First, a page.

LONDON (Reuters) - The United States is experiencing the largest and most sustained drop in oil demand since the start of the petroleum era in 1859 thanks to improvements in efficiency and the switch to alternative fuels.
Quietly and almost unnoticed by most commentators, efficiency and fuel switching are making an even bigger contribution to the North American energy revolution than hydraulic fracturing and horizontal drilling.
Fuel savings have contributed more barrels to the supply/demand balance than the combined output from North Dakota’s Bakken and Texas’ Eagle Ford.
Efficiency gains and the switch from crude oil to natural gas and biofuels have cut the consumption of petroleum products in the United States by more than 2 million barrels per day since 2005, according to the Energy Information Administration.
If consumption is adjusted for the rise in population and economic output, oil use has actually fallen by between 3 and 4 million barrels per day compared with the previous trend (link.reuters.com/cyd92w).
The plunge is a delayed response to the quadrupling of real oil prices since 1998 and especially after 2004, which sharpened the incentive for households, businesses and federal, state and local governments to change behavior, enact conservation laws, and invest heavily in capital equipment designed to reduce oil consumption.
Many of the regulations and investments made in response to rising prices are still reducing oil demand today, even though prices have been steady for the last three years, and the efficiency drive is not over yet.
Vehicle efficiency standards and biofuel mandates will continue cutting petroleum consumption throughout the rest of the decade and into the 2020s even without a further rise in prices because they have been hardcoded into legislation and regulations.
Businesses have also become smarter at reducing fuel bills by optimizing delivery and logistics systems, and those changes are unlikely to be reversed.
Similar lagged demand reductions are evident in Europe, leading many observers to conclude oil demand has peaked in the advanced industrial economies and that all future growth will come from the emerging economies.
Even bigger falls in consumption are possible in future if the gap between crude and natural gas prices in North America remains wide and encourages substantial switching from diesel to gas in road, rail and maritime transport.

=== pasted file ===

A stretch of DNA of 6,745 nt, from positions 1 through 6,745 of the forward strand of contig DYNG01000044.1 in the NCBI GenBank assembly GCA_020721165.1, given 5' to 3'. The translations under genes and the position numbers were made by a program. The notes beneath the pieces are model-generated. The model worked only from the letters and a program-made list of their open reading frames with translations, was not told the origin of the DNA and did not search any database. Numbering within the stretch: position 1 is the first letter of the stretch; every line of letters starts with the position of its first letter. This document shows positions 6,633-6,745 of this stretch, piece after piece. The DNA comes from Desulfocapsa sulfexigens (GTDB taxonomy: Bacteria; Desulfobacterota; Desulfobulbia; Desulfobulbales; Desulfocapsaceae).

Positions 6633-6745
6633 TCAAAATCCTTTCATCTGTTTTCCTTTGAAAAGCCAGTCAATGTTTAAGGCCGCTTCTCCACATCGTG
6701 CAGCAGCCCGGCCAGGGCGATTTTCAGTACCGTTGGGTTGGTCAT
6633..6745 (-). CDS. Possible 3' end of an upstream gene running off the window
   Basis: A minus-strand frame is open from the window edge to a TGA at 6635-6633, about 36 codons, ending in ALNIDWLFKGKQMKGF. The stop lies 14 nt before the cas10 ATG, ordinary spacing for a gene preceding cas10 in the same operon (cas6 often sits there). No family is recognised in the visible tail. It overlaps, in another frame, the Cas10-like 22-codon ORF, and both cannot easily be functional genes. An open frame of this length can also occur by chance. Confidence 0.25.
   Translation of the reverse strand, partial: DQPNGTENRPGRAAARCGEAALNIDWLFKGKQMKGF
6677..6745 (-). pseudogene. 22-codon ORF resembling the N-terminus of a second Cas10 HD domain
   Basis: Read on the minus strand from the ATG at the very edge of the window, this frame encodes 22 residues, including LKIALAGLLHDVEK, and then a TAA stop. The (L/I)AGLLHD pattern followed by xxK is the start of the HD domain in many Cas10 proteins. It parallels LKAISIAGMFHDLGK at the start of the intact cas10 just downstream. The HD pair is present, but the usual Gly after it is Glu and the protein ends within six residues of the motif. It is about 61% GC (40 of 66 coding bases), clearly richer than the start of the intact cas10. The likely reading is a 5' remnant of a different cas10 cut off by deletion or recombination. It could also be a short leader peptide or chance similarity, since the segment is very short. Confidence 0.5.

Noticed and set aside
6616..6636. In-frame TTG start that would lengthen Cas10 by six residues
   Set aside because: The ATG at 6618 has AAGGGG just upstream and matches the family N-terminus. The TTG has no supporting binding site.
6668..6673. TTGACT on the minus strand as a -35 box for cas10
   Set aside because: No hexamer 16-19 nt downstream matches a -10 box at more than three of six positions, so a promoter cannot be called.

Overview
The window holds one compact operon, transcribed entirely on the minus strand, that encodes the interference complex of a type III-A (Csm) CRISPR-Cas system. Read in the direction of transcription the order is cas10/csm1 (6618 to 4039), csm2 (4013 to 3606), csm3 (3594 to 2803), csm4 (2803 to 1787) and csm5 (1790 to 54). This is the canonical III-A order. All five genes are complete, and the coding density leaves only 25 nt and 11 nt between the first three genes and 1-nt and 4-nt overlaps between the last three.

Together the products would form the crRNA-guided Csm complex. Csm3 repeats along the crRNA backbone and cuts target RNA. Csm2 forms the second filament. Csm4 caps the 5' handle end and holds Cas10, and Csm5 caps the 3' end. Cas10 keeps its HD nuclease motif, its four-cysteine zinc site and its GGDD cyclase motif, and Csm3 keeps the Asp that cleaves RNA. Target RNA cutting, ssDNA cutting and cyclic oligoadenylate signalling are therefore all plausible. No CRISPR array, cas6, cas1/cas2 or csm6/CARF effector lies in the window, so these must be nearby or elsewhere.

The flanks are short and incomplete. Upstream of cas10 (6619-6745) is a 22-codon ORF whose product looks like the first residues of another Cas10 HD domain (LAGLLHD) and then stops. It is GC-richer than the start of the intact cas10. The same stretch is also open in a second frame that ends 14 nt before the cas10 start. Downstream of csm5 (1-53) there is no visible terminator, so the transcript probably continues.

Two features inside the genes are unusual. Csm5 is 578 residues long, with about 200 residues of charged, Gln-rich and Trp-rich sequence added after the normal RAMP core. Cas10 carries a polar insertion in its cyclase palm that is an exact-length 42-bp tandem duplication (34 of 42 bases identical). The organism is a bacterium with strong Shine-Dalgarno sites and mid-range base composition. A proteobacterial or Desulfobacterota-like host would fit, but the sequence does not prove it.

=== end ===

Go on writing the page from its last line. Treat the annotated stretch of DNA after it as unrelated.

Demand reductions as much as increases in supply explain stable oil prices over the last four years and the evaporation of volatility.
However, this is not the first time demand has dropped; consumption fell after both the first and second oil shocks in 1973 and 1979.
Previous periods of demand destruction were followed by a drop in prices and a gradual recovery in consumption as memories faded and consumers reverted to more oil-intensive behavior.
The question is whether this cycle is about to repeat itself. Will oil prices decline over the next few years, at least in real terms, sending the efficiency revolution into reverse?
Benchmark Brent prices have already slipped below $100 per barrel, a level some analysts thought would prove to be a floor, amid signs demand is anemic and the market is oversupplied.
In theory, lower prices are the means to rebalance the market by slowing the pace of demand destruction, and perhaps even buying back some of the consumption that has been lost, as well as curbing rising supply.
Past experience suggests a period of weaker prices will be needed to stem the loss of demand and curtail the enormous amount of investment in new production which has been taking place in recent years (and is still occurring in many areas such as Russia, China and Argentina).
But prices might have to remain lower for longer than most producers have dared to admit if the market is to rebalance fully.
There are substantial amounts of extra shale oil that could be brought into production profitably at prices well under $100 per barrel which will keep supplies ample.
On the demand side, oil will continue to face stiff competition from cleaner burning and cheaper (at least in North America) natural gas.
Crucially, much of the demand destruction has been hardwired into the system in the form of efficiency regulations and mandates that will not easily be reversed.
Even if oil prices drift lower, governments in the advanced economies are unlikely to relax the push for because it is central to their climate change strategies.
In fact, advanced countries would likely oppose any resurgence in oil demand with additional taxes and regulations.
If some demand is bought back, it will have to be in developing economies rather than in North America and Western Europe, and even there prices may need to be lower for longer than many forecasters currently expect.
Editing by William Hardy